Research is always interesting for me. I love learning new things.
What would you like readers to come away with after reading The Paris Project?
I’m always hoping to widen young reader’s worlds/minds/hearts with my work.
For The Paris Project, I hope kids who deal with financial insecurity will feel seen, and those who don’t will have a deeper understanding of what it’s like to go without money and how it might make a person feel. I also hope to shine light on the effect of parental incarceration on children and families. I include statistics and a “Child’s Bill of Rights” in the back of the book.
There’s a LOT to discuss after reading this book. It would make an excellent book club choice. And as a bonus, there’s a recipe for limeade spritzers in the back that could be served for book club members.
You’ve mentioned that the first draft of your novel, Olivia Bean, Trivia Queen, was written during National Novel Writing Month (NANOWRIMO). Since November is almost upon us, do you have any advice for writers who might be tackling writing a novel next month?
Do as much pre-planning as you can before you begin. Character bios, setting ideas, concepts for the big scenes and a possible ending.
It was a great experience in teaching me to sit down every day and keep the fingers moving across the keyboard, keep the story moving forward.
I also blogged about the experience to give myself public accountability. That helped me keep at it on the days I really didn’t feel like it. There are always days you don’t feel like writing.
It’s amazing how a handful of pages a day, consistently, turns into a whole novel at the end of the month.
Allow yourself lots of time to revise that novel. It took me months to revise Olivia Bean, Trivia Queen, even though I wrote it in 29 days.
And speaking of writing, what’s up next for you?
I can’t believe it, but I’m finishing up my eighth novel. Abby, Tried and True will come out from Simon and Schuster Books for Young Readers next year. And I have a picture book, Go Be Wonderful, from Holiday House the year after that.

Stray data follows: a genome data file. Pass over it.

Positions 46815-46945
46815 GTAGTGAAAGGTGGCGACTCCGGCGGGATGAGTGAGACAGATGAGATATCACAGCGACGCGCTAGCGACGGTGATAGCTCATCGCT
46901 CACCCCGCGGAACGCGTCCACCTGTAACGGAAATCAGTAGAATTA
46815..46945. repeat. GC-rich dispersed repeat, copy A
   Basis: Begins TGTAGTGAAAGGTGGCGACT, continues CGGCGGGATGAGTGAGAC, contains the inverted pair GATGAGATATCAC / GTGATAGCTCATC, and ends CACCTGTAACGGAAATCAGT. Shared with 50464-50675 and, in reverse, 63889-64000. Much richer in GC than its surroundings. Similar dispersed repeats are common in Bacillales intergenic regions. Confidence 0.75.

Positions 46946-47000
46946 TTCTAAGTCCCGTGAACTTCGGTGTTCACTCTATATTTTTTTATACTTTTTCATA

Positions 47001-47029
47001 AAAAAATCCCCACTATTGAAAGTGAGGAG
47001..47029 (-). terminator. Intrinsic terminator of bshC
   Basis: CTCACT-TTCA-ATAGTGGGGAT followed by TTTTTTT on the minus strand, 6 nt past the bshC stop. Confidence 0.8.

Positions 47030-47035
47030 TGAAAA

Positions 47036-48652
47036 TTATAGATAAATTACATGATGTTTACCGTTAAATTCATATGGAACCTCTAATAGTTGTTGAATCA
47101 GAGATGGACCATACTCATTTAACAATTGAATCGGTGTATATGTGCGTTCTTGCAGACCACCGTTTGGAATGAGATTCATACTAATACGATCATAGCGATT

Thanks so much, Donna, for taking the time to join us at The Mixed-Up Files and for providing a signed copy to a lucky winner!
More about Donna:
Donna is a popular speaker at schools, conferences and book festivals. She has taught creative writing at a school in West Palm Beach, FL. Donna lives in the Philadelphia area with her family and her canine office assistant, Benji, a sweet retriever mix. You can visit her online at www.donnagephart.com for resources, reading guides and more.
More about The Paris Project:
Cleveland Rosebud Potts has a plan. If she can check off the six items on her très important Paris Project List she will make it out of the small-minded and scorching town of Sassafras, Florida, to a rich and cultured life at The American School of Paris.
Unfortunately, everything seems to conspire against Cleveland reaching her goal.
Cleveland is ashamed of her father and angry that her mother and sister are never around because they have to work extra shifts to help out the family. Her Eiffel Tower tin has zero funds. And to top it all off, Cleveland’s best friend Jenna Finch has decided she’s too fancy for her and her neighbor Declan seems to be hiding something.
As Cleveland puts her talents to the test, she must learn how to forgive family for their faults, appreciate friends for exactly who they are, and bloom where she’s planted—even if that’s in a tiny town in central Florida that doesn’t even have a French restaurant. C’èst la vie!